Pending Home Sales Up 2.1 Percent in February

by devteam March 31st, 2011 | Share

ThernNational Association of Realtors® (NAR) released its February Pending HomernSales Index (PHSI).   The index is a leading indicator for the housing sector; it measures salesrnactivity based on sales of single-family homes, coops and condos whererncontracts have been signed but the transactions have not closed. </p

Accordingrnto the data, pending home sales increased in February but with notable regionalrnvariations.  The national Index rose 2.1rnpercent to 90.8 in February compared to 88.9 in January.  This, however, is a drop of 8.2 percent fromrnthe Index figures in February 2010.  </p

Data comes from a large national sample which represents about 20rnpercent of existing-home sale transactions. rnThe index is derived from a base of 100 representing the average levelrnof contract activity during 2001, the year the index was established. NAR notesrnthat base year coincided with the first of five years of notable health in thernreal estate industry. The February Index figure indicates that sales contractsrnwere signed at 90.8 percent of the level of that initial year.</p

In the Northeast Region the PHSI fell 10.9 percent to 65.5 in Februaryrnand is 18.4 percent below a year ago. In the Midwest the index rose 4.0 percentrnin February to 81.1 but is 15.9 percent below February 2010. Pending home salesrnin the South increased 2.7 percent to an index of 100.3 but are 5.3 percentrnbelow a year ago. In the West the index rose 7.0 percent to 105.6 and is 0.6rnpercent higher than February 2010.</p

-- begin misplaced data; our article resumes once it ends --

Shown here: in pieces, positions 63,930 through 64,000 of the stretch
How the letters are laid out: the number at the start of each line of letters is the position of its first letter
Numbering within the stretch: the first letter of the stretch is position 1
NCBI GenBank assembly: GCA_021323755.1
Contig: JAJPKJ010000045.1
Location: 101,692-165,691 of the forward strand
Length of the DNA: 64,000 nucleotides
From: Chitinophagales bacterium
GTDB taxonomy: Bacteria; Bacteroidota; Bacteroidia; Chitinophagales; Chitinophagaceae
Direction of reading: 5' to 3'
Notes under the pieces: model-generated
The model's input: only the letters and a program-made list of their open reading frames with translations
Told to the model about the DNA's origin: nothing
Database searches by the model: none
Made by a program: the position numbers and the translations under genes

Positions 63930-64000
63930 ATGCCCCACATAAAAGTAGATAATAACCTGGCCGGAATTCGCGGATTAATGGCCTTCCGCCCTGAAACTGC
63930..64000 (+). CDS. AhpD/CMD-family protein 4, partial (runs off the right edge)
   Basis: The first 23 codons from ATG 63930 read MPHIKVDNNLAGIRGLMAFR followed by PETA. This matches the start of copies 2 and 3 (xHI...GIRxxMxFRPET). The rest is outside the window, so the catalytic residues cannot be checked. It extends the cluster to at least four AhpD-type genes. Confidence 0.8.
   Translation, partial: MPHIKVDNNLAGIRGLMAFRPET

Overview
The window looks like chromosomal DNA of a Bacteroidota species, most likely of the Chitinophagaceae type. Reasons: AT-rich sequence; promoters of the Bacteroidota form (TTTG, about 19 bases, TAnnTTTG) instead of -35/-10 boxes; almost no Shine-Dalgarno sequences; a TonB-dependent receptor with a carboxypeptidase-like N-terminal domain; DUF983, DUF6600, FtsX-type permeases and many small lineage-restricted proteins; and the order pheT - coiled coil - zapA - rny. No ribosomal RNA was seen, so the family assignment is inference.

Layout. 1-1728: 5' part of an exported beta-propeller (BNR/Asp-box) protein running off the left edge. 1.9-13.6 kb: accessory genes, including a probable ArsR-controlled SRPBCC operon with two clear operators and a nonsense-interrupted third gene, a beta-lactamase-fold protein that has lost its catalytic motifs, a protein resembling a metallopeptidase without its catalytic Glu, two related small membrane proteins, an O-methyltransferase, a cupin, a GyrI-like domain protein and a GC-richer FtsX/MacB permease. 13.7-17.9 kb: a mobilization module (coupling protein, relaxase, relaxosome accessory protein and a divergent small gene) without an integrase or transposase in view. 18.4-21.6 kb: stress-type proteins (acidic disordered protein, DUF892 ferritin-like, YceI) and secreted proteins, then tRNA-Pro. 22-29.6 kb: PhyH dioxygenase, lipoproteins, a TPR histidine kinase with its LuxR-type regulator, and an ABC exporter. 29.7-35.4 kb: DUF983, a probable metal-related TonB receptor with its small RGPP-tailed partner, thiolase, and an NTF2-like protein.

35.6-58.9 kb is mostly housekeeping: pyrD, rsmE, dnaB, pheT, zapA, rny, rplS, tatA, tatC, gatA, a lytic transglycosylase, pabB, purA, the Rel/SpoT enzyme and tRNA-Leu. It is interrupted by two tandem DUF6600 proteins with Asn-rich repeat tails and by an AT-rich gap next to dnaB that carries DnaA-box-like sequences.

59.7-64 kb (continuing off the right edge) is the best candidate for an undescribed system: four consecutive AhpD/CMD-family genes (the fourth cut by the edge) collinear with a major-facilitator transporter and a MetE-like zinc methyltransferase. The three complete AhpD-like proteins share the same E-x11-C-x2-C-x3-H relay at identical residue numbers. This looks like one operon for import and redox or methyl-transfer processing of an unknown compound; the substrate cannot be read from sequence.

The PHSI is a forward indicator of housing sales and it has beenrndemonstrated that it closely parallels the level of existing home salesrntransactions, 80 percent of which close in the following two months.  While most of the remainder is finalized inrnmonths three and four, not all pending sales do ultimately close and thernpercentage of that fallout has been on the rise since early 2009.</p

NAR’s Chief Economist Lawrence Yun said of the February figures, “Month-to-month movements can berninstructive, but in this uneven recovery it’s important to look at the longerrnterm performance.  Pending home salesrnhave trended up very nicely since bottoming out last June, even with periodicrnmonthly declines. Contract activity is now 20 percent above the low pointrnimmediately following expiration of the home buyer tax credit.”</p

We may not see notable gains in existing-home sales in the near term,rnbut they’re expected to rise 5 to 10 percent this year with the economicrnrecovery, job creation and excellent affordability conditions providingrnconfidence to buyers who’ve been on the sidelines,” Yun said.  He also noted that there could have been somernweather impact in the February data. “All of the regions saw gains except forrnthe Northeast, where unusually bad winter weather may have curtailed somernshopping and contract activity.”

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About the Author


Steven A Feinberg (@CPAsteve) of Appletree Business Services LLC, is a PASBA member accountant located in Londonderry, New Hampshire.

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